HELLO. My name is Ross, and I’m a Munro bagger. For anyone who doesn’t know, a Munro is a Scottish mountain which is

3000 feet in height or higher. They are called Munros because it was Sir Hugh Munro who was the first person to produce a chartered list of mountains of that height back in 1891.

We have 282 Munros, and some people – like me – have set themselves the challenge of “bagging” them all.

The views at the top of a Munro can be magnificent. But of course, hiking isn’t just about the beautiful scenery – it’s about exploring parts of Scotland you may never have otherwise visited.

It’s about the friendships you make, it’s the sense of achievement in reaching the top, and it’s the memories created.

The other undeniable benefit is that it can be extremely good for your health – physical and mental. The latter I can testify to, because Munro bagging is something that helped me when I was going through depression.

It happened around 18 months ago for a number of weeks, and is something that I hadn’t properly experienced before and, thankfully, haven’t experienced again since.

Depression can really knock you to the floor and make you feel like you’re drowning. It’s such an awful thing to go through and it makes you feel really numb to life and what’s going on around you – I completely lost interest in hobbies and passions I had at the time and really just didn’t care about anything.

I still don’t know how I managed to put a brave face on it and go to work. I was unable to concentrate and eventually had to sit my boss down and explain what I was going through.

There were days I would just want to stay in bed. You really just don’t want to face anything. But I did make an effort to try to do some exercise, particularly with my dog, a westie called Dex.

Feeling the benefits of getting exercise I then started going to the gym – something which helped to try to get the stress and anxiety out of my body.

A colleague at work who knew what I was going through convinced me to go Munro bagging with her one Saturday. We took on Beinn Ghlas and Ben Lawers near Aberfeldy in Perthshire.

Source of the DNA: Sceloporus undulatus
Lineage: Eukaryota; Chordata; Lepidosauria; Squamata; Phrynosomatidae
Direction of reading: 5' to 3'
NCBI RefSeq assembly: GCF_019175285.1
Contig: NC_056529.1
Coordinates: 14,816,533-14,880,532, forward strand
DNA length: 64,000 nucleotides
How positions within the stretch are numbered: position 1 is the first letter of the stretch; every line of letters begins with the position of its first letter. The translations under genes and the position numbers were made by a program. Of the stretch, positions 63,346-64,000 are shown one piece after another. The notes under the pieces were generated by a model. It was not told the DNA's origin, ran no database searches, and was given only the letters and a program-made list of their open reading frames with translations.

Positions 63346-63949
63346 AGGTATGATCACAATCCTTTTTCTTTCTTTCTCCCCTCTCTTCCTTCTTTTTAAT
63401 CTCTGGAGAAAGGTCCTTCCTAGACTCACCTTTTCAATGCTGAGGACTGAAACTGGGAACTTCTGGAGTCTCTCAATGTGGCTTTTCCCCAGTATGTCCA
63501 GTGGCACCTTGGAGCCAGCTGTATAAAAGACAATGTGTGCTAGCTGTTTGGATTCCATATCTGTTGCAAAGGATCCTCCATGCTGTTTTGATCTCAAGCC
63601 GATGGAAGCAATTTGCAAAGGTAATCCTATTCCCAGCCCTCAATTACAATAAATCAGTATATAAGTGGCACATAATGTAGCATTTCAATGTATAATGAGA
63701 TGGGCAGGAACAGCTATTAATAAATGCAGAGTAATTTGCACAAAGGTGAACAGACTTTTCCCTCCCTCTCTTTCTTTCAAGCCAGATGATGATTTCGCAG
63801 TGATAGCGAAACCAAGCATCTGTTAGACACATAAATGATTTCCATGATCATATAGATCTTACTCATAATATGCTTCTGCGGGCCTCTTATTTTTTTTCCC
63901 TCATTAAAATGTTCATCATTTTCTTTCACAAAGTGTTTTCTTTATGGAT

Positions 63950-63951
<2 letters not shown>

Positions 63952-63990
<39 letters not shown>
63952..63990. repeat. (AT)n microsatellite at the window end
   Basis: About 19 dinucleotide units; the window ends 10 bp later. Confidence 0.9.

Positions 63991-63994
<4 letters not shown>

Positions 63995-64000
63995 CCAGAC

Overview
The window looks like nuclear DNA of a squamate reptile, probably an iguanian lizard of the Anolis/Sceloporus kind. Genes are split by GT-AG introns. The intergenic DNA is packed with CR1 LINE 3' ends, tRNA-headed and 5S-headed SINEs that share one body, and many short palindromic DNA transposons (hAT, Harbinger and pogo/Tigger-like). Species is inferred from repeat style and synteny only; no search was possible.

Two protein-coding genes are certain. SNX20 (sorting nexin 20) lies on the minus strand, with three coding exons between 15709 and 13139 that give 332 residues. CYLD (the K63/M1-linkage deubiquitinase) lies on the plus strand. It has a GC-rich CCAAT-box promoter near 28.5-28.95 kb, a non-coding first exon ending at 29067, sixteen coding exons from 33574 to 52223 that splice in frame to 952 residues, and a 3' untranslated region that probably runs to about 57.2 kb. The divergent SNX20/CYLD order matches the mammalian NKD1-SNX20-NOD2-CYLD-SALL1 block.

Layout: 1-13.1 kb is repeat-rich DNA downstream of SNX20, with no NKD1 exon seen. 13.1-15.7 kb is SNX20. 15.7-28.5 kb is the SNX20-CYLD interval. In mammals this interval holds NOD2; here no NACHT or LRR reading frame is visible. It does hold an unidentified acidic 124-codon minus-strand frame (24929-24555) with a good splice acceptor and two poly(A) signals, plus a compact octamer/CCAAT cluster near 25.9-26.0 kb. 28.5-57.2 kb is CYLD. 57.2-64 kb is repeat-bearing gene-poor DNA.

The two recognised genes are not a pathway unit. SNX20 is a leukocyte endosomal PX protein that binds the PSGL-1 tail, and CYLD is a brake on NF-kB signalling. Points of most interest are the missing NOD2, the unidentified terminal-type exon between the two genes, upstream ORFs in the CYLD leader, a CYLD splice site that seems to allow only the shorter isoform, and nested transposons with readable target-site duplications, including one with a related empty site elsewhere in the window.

There was something about spending a full day walking in the sunshine up mountains that really helped me. The week before, I had been walking around the Lomond Hills in Fife, near where I live – but being up a mountain just makes you feel so cut off from civilisation and the stresses of day-to-day life. It really helps to clear your head.

In the following weekends after Beinn Ghlas and Ben Lawers, I hiked Ben More, Ben Chonzie, Ben Vorlich, Ben Vrackie (although not a Munro), Meall nan Tarmachan, Mayar and Dreish. Before I knew it, I had taken on a new hobby.

The hiking was a release from everything and the endorphins from the exercise really helped, especially in getting a better sleep at night. It was good for the dog, too!

I’m 33, but 2018 was the best year of my life, no question. I made a lot of amazing memories, hiking 70 Munros in that year, making so many new friends and being the fittest I’ve ever been in my life. Doing a regular hobby like that has also made me much happier in my work and personal life.

We live in one of the most beautiful countries in the world. Munro bagging has allowed me to truly appreciate that.

For anyone wanting to get into hiking, a great website to use is walkhighlands.co.uk

which has an extensive list of walks in Scotland – not just up mountains! – with maps, starting points and lots of other useful info. Just remember to wear the right clothes and take the right equipment, including a map and compass.





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